Welcome to 2015, the midpoint of a decade that has seen great change. In fact, summing up the changes and developments of the past year or two could fill a magazine article by itself. Here's hoping you've learned from the past, because we're not repeating any of it here. This time, the traditional kick-off-the-year article will be entirely forward-looking.
There's a lot to consider, so we'll make things easy by breaking the topics down into the three standard pillars of CRM: sales, marketing, and customer service. We'll look to recognized experts in each field to discuss the sort of shifts we can expect in the coming year, as well as goals we can hope for.
The Art of Selling
There's a common belief that a good salesperson can sell anything successfully, and a corollary that, since this has always been the case, sales skills don't need to change. Not only is this bad logic, it's just plain wrong.
"What is driving companies to change how they sell is the poor performance they are seeing in closing deals," says Jim Dickie, managing partner at CSO Insights. His company surveyed sales executives at more than 1,200 companies worldwide about the outcome of forecast deals. The average win rate came in at 45.9 percent. "To put that in perspective, the odds of winning at the craps tables on pass bet in Vegas are 49.3 percent," Dickie says. "When the chances of you[r] being right gambling are better than the odds of closing a forecast—that, by the way, you created—[there is] a problem that can't remain ignored."
Part of the underlying issue is that businesses have been emphasizing the wrong technology and incentivizing the wrong behaviors. "We've been promising that technology would empower salespeople, but that hasn't happened. CRM is still mostly used as a management tool," says Jeff Tanner, Baylor University professor of marketing and executive director of Baylor Business Collaborative. "As a result, we still see salespeople not putting data into the CRM system."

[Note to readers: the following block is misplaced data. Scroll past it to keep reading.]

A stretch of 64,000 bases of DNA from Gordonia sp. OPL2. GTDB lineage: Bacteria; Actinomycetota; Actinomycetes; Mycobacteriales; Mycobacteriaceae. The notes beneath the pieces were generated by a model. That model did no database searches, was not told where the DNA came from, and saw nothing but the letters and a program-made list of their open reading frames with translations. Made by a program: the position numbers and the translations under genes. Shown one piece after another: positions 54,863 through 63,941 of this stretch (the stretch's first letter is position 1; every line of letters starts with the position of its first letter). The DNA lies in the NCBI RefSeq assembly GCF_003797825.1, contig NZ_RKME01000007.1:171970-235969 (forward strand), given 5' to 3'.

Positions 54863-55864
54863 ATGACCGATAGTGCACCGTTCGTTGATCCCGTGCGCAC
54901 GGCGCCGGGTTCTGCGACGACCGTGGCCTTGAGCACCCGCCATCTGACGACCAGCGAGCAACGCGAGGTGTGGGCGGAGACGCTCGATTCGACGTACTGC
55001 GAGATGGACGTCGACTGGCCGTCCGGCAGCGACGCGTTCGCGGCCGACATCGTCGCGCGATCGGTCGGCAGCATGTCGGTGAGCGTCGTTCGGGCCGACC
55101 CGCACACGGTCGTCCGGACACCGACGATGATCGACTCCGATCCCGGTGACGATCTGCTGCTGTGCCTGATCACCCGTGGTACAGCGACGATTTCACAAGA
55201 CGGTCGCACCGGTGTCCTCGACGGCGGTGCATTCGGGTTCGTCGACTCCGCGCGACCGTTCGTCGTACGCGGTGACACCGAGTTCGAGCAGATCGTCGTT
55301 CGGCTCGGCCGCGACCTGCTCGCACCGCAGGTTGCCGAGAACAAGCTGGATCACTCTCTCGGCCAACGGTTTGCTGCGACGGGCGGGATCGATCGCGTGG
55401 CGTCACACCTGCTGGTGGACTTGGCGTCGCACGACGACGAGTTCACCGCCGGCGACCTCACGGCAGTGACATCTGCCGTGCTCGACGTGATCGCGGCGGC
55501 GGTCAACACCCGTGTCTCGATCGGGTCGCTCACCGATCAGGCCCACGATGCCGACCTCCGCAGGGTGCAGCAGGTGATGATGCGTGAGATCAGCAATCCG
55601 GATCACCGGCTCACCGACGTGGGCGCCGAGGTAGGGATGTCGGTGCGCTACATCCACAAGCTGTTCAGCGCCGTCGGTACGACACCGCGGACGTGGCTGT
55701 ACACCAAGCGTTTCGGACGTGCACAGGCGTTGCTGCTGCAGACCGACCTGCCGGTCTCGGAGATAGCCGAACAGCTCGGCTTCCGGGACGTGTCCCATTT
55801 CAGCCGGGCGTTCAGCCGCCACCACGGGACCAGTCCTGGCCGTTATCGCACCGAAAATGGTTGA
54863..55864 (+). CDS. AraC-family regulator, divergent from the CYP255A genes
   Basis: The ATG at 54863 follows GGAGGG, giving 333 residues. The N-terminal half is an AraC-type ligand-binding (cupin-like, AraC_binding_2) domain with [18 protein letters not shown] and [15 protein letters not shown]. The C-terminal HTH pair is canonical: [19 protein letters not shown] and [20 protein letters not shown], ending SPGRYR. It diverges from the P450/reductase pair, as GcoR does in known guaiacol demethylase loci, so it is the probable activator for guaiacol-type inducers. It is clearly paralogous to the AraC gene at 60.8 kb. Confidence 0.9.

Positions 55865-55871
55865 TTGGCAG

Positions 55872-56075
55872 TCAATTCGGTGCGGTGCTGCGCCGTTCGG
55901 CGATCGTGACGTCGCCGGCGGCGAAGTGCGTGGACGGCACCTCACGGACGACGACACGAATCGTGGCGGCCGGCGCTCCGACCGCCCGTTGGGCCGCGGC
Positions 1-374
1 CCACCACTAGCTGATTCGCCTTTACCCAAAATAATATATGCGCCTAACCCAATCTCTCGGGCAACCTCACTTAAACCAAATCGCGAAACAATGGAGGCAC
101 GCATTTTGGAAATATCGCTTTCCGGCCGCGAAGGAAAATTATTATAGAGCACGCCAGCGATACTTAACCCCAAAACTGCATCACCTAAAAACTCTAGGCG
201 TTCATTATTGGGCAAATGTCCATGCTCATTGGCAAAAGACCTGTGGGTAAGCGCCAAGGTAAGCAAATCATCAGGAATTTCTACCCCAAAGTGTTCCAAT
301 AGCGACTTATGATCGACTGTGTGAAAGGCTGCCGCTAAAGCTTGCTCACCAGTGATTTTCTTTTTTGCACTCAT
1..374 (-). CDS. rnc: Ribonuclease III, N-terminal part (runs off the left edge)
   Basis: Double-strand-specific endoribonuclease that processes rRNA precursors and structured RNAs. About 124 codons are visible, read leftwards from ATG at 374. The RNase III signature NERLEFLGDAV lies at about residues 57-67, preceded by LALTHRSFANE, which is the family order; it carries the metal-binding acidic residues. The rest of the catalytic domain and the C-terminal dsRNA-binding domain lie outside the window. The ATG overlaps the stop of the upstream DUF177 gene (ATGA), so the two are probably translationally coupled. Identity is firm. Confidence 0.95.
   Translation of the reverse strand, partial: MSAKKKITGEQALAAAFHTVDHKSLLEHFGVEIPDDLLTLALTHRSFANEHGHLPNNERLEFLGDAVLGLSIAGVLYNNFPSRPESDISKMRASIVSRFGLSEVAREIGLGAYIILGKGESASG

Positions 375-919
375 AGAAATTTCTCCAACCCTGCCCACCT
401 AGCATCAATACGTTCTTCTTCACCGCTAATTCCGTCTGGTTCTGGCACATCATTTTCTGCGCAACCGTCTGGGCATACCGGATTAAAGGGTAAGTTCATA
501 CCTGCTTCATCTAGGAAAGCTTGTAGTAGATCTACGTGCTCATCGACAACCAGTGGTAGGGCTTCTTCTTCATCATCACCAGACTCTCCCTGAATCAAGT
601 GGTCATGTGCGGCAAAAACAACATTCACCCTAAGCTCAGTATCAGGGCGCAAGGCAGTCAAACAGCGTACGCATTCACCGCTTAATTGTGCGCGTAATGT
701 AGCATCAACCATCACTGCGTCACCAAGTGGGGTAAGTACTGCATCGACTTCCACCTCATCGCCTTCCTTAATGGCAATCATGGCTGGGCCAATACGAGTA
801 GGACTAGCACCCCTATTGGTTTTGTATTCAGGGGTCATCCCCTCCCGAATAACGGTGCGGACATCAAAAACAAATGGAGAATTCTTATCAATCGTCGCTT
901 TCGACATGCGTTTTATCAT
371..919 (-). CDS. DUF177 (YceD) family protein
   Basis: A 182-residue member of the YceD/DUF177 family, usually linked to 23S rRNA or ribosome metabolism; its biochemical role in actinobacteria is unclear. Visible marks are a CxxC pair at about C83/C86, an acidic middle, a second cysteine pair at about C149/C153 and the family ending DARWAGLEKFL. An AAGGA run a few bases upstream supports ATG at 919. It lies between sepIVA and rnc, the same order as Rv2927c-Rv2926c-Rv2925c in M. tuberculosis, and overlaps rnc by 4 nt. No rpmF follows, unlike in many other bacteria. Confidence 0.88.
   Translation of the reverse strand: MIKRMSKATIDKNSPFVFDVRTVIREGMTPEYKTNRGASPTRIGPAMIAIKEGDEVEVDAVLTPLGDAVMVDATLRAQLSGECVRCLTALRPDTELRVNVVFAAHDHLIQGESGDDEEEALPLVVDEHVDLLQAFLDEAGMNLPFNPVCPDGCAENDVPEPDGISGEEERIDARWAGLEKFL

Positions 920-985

To change this, businesses must harness the power of big data. "Deal analysis is one area that needs development. Prospecting really becomes powerful with in-line analytics," Tanner says. "There's been a lot of thought around opportunity management as a prospecting tool, not just a tactical one." By focusing on these areas, he suggests, "we're going to start to see analytics become more useful and used by sales managers."
"Big data holds three promises for sales," Dickie says. "The first is helping them find more, by doing a fundamentally new type of analysis to surface potential buy cycles so the reps can proactively reach out to prospects. The second is helping them win more, by identifying the key insights needed to convince a prospect to buy from you now. And the third is helping them keep and grow more, by targeting...customers who could be 'churn' risks, and also identifying opportunities to sell more to existing clients."
When discussing utility for salespeople, mobile and social technologies aren't far behind. "We've been saying it's 'the year of mobile' for years now," Tanner says. "If I don't have the mobility that actually helps the sales rep, it's useless." He suggests that building CRM technology directly into the data streams could be the way to go. "One pharma company gives salespeople tablets so when they're on a call, the system collects data—interest, objections, the order of topics—and provides access to collateral to address customer concerns." Another advantage to such a method is that it preserves context, something which regular note-taking often doesn't.
As for social networking technology, which seems perennially on the cusp of changing sales, this might also be the year. "In transactional, simpler sales, we'll see social media used more as a selling tool," Tanner predicts. "The leading salesperson in sales for the NBA does